|Back to Home > Content > Media Jobs Monthly > Media Jobs Monthly Newsletter|
Media Jobs Monthly NewsletterMarch 9, 2011
Try to imagine a recruiting world without technology. Scary, right? New millennium tools have undoubtedly improved the ability to find, sort and search information, but let's not forget the real goal here: to connect with job seekers. You know, those human beings behind the resumes.
Conducting basic keyword searches to find the best candidates isn't cutting it anymore. Now it's about semantic searches that go beyond Boolean to look for related terms and concepts (check out The SuperComputer "Watson" from Jeopardy) and free recruiters to spend less time at the computer and more time talking with people. Establishing this strong focus on your target audience builds more meaningful relationships and provides an edge against competitors. Another strategy is to peek inside the latest talent communities to learn about the common interests of potential hires and to discover those who are already interested and engaged in your brand.
It's equally beneficial to keep a pulse on candidate behavior. One social media expert finds that people are more apt to Tweet your openings to their followers if you include a simple "please RT." (Who knew manners still existed on the Internet?) Meanwhile, Indeed is now beta testing a resume upload tool which could change how job seekers and recruiters use the site, and mobile technology has taken job hunting from Googling on smart phones to applying through iPad apps. So, make sure you're not ignoring those tech savvy job hunters in your outreach.
Finally think you've found the right person? Now, it's time to ask the right questions. To get the most insightful answers during a behavioral interview, pay attention to your phrasing. "What was an unexpected obstacle at work and how did you overcome it?" gives a better sense of someone's work ethic than "Where do you see yourself in five years?"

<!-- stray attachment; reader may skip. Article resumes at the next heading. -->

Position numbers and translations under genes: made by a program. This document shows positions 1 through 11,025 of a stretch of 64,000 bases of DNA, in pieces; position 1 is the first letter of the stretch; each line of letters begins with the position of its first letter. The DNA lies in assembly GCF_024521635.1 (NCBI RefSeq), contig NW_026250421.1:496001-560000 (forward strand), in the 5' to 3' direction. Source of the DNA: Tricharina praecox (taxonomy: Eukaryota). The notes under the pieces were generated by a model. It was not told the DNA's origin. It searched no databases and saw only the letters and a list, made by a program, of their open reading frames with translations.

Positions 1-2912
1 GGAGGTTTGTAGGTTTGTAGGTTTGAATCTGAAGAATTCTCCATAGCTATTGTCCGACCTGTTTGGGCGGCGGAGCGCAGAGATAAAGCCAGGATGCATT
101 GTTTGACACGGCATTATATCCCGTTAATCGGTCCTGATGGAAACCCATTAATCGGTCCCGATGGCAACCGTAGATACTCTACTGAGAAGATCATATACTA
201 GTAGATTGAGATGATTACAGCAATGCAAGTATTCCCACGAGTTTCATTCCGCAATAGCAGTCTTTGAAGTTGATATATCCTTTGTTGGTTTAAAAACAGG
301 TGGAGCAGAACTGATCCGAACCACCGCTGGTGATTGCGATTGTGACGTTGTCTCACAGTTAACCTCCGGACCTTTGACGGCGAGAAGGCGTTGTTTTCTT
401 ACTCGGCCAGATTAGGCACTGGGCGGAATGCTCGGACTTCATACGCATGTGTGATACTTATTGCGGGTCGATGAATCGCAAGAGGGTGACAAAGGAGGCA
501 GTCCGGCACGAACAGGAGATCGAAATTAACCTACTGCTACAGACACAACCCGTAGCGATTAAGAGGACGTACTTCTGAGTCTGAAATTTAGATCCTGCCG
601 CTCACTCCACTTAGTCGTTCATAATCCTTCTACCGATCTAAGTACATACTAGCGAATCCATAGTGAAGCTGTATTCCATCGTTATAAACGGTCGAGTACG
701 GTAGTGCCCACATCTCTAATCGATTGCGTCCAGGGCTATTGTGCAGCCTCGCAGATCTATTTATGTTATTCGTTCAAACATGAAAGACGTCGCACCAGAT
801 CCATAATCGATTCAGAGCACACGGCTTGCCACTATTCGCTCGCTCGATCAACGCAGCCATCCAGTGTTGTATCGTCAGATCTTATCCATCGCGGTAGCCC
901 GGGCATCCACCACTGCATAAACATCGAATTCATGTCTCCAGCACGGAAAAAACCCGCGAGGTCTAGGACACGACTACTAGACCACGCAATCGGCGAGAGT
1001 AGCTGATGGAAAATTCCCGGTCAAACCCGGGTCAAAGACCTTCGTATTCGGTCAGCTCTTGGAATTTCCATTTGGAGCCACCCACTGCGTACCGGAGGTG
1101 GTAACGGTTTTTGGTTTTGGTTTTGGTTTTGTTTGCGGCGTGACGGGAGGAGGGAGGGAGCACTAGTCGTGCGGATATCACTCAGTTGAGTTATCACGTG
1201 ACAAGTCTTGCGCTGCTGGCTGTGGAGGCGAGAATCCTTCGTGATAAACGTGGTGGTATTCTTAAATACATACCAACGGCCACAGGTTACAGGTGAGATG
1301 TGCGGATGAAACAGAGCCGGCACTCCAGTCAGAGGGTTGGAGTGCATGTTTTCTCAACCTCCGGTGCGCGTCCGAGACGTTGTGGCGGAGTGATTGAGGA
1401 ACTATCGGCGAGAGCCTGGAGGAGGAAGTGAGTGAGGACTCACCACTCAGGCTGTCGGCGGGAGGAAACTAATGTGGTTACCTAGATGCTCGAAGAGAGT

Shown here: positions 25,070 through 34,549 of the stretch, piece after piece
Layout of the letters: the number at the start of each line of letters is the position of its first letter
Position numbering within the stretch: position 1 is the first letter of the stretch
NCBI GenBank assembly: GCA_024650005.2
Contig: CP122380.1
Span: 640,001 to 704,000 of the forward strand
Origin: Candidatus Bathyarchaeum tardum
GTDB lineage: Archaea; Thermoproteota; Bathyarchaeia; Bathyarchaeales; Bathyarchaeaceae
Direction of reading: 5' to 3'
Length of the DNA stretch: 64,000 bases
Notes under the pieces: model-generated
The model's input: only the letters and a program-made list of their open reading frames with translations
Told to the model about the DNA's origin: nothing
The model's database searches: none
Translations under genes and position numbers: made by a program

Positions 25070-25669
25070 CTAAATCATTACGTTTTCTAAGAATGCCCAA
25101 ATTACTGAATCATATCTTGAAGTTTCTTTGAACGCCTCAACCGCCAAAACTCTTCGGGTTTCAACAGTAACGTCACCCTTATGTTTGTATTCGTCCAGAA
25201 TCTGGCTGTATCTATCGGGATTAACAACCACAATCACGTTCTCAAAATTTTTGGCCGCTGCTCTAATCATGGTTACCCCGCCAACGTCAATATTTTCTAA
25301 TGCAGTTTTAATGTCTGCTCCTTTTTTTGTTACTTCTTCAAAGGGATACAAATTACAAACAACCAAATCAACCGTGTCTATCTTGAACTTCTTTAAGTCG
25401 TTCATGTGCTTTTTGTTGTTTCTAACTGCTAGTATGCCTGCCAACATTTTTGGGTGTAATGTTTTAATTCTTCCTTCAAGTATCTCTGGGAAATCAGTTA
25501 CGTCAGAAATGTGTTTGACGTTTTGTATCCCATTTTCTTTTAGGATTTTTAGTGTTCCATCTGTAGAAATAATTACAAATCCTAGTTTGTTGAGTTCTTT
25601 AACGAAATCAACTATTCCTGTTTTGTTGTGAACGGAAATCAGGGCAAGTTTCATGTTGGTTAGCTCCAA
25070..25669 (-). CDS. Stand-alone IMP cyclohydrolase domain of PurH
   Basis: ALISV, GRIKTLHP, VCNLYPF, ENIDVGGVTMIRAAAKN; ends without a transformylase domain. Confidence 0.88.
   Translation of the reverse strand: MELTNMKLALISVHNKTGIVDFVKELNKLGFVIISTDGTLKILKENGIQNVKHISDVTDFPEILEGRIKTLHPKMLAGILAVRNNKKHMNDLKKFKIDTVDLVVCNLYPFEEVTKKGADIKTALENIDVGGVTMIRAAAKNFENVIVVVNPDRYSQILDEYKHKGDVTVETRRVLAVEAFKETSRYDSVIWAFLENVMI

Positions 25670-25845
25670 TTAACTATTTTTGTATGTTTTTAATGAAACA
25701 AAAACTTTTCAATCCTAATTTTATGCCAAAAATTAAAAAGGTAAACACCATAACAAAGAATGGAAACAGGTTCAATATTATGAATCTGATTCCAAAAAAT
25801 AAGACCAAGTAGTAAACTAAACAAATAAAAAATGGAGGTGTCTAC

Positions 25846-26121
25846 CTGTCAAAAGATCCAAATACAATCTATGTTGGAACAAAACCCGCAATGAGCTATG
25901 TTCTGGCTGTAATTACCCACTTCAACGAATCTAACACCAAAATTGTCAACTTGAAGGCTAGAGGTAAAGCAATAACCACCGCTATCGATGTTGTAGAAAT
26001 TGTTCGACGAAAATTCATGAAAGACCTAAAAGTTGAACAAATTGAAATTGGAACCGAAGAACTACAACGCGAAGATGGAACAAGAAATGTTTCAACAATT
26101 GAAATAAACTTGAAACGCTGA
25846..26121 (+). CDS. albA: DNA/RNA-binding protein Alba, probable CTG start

As you focus more on the human side of recruiting and getting to know the personalities of candidates, you may want to prepare yourself for creative applications. Craigslist already took down this ad from a copywriter. While the listing certainly got my attention, I'm just not sure how much usable copy could get written in six minutes -- unless he's finishing his thoughts with semantic searches.
Job Market Continues Slow Recovery (BLS)
The U.S. economy added 192,000 jobs in February, and the unemployment rate fell a tenth of a percent to 8.9 percent, new data from the Bureau of Labor Statistics shows. This marks the fifth straight month in which the economy has added rather than shed jobs; an average of 160,000 jobs have been added each month since October 2010.
02/14/11 - The Day IBM's Watson Tapped Out The Boolean Cash Cow (Fistful of Talent)
Is Watson (the Jeopardy-playing computer) the next greatest recruiting tool? Maybe so. It knows how to find related concepts, so Boolean can be thrown out the window in favor of a smart search, freeing the sourcer to focus on the "fun stuff that involves actual human contact."